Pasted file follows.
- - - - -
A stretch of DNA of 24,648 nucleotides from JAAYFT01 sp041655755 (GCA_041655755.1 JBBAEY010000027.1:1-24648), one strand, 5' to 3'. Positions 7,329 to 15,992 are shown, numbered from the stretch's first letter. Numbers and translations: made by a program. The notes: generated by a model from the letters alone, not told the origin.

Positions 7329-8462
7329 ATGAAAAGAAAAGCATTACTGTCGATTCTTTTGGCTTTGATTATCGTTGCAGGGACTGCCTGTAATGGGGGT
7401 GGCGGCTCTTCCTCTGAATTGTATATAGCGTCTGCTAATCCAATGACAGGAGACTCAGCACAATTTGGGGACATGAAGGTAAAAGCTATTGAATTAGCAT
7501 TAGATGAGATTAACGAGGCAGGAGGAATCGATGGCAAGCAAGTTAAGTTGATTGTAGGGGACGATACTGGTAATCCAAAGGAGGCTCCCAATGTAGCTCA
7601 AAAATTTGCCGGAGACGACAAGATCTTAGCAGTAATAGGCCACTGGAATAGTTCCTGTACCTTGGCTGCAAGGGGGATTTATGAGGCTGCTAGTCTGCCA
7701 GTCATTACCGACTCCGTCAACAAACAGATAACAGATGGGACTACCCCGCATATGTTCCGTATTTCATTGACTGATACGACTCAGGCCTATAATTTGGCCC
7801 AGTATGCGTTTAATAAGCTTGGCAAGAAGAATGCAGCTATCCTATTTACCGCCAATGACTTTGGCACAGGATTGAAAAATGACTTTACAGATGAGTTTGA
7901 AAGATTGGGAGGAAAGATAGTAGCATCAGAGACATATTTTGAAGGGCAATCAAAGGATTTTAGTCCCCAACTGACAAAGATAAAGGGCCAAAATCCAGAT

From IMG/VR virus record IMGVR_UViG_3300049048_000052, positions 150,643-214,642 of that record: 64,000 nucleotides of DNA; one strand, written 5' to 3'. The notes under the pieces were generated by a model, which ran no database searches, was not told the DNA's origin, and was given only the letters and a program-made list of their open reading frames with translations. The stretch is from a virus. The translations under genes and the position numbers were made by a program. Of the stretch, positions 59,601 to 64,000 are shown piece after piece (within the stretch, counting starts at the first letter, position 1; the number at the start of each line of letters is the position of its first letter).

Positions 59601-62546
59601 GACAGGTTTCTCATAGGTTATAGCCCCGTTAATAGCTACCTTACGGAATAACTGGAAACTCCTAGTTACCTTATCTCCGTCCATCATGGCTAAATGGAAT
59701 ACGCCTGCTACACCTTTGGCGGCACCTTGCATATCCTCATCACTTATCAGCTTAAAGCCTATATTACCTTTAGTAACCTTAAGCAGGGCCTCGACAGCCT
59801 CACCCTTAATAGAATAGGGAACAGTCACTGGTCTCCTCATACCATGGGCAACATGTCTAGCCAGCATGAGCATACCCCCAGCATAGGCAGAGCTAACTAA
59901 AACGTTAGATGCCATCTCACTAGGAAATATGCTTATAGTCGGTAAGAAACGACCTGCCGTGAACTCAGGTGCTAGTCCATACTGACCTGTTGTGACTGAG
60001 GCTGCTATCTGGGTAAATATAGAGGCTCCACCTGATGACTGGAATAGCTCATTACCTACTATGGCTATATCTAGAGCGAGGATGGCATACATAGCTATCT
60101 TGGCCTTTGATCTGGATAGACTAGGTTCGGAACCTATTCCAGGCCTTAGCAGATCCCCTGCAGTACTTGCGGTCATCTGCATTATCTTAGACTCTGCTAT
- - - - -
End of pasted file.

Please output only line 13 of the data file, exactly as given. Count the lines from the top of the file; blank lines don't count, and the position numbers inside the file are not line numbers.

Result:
59701 ACGCCTGCTACACCTTTGGCGGCACCTTGCATATCCTCATCACTTATCAGCTTAAAGCCTATATTACCTTTAGTAACCTTAAGCAGGGCCTCGACAGCCT